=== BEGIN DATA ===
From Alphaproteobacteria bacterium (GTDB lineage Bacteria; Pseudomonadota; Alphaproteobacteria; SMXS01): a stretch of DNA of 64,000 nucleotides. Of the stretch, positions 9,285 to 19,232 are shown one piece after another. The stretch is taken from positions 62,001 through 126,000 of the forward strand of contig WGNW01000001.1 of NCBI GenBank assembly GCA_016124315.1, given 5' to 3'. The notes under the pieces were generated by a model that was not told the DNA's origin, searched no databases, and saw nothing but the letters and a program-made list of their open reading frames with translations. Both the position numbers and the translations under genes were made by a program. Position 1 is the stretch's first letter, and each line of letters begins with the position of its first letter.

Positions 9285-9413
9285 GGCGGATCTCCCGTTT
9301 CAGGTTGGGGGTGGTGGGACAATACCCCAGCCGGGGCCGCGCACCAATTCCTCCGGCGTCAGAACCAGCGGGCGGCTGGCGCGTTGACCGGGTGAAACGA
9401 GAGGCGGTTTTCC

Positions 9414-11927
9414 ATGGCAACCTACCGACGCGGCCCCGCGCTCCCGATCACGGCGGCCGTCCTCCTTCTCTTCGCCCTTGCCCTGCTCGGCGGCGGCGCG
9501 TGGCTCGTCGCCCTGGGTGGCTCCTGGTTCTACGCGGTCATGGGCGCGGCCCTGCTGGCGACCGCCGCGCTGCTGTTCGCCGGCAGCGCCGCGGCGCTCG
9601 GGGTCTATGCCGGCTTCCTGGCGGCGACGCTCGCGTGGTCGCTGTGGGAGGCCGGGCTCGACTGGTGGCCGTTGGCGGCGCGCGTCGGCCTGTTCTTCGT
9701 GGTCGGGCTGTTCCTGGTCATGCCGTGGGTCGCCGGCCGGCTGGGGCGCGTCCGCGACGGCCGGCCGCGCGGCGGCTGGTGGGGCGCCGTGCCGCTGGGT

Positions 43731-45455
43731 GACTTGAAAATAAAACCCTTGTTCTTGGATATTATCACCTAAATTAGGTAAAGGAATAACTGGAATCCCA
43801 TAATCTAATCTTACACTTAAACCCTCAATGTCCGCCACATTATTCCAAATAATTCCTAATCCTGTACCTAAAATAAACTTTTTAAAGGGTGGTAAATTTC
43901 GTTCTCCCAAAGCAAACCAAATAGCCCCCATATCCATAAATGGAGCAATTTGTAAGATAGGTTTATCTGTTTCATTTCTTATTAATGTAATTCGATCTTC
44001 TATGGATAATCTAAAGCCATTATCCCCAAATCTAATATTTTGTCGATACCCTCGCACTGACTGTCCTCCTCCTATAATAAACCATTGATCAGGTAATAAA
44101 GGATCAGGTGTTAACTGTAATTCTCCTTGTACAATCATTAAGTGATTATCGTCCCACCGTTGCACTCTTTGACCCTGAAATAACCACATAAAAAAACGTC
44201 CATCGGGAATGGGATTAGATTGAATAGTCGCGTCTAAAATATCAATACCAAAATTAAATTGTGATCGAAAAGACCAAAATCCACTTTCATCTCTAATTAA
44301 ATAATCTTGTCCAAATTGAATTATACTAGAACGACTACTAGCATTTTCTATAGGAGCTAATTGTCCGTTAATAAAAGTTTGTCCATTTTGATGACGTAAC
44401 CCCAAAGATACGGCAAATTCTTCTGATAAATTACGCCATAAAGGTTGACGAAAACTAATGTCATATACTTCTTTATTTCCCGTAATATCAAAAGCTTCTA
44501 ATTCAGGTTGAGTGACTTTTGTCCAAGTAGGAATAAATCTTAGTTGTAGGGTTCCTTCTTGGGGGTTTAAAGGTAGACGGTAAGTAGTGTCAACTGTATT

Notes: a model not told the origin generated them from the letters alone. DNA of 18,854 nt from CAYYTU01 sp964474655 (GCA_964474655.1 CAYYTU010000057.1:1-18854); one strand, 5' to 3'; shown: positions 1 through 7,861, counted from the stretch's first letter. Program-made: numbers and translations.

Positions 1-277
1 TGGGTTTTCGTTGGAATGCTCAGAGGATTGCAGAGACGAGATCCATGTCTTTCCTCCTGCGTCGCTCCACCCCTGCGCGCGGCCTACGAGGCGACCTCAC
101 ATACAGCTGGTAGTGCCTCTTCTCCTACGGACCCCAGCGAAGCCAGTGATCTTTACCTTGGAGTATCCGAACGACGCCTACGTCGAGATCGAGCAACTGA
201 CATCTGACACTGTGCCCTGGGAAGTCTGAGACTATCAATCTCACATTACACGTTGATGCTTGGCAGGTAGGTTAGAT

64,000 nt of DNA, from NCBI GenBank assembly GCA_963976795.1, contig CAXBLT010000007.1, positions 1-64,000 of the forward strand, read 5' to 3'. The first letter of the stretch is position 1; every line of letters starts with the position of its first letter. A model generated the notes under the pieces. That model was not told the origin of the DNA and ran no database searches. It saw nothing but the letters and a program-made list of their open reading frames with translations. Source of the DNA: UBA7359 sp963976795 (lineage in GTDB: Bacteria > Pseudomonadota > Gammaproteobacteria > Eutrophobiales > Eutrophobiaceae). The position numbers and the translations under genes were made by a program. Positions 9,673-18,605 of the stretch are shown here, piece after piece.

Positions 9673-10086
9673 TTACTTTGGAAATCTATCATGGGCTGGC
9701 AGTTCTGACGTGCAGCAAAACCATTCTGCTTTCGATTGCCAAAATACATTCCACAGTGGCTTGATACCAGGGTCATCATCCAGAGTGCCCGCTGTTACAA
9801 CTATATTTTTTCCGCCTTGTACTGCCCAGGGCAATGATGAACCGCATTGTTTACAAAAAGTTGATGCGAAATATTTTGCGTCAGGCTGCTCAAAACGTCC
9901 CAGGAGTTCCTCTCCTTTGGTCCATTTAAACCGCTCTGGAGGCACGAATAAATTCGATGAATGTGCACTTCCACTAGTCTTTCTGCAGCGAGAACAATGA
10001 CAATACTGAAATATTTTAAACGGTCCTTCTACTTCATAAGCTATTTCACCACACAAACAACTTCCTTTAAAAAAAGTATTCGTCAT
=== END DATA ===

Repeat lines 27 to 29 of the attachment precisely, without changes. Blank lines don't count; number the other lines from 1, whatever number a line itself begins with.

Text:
Positions 9673-10086
9673 TTACTTTGGAAATCTATCATGGGCTGGC
9701 AGTTCTGACGTGCAGCAAAACCATTCTGCTTTCGATTGCCAAAATACATTCCACAGTGGCTTGATACCAGGGTCATCATCCAGAGTGCCCGCTGTTACAA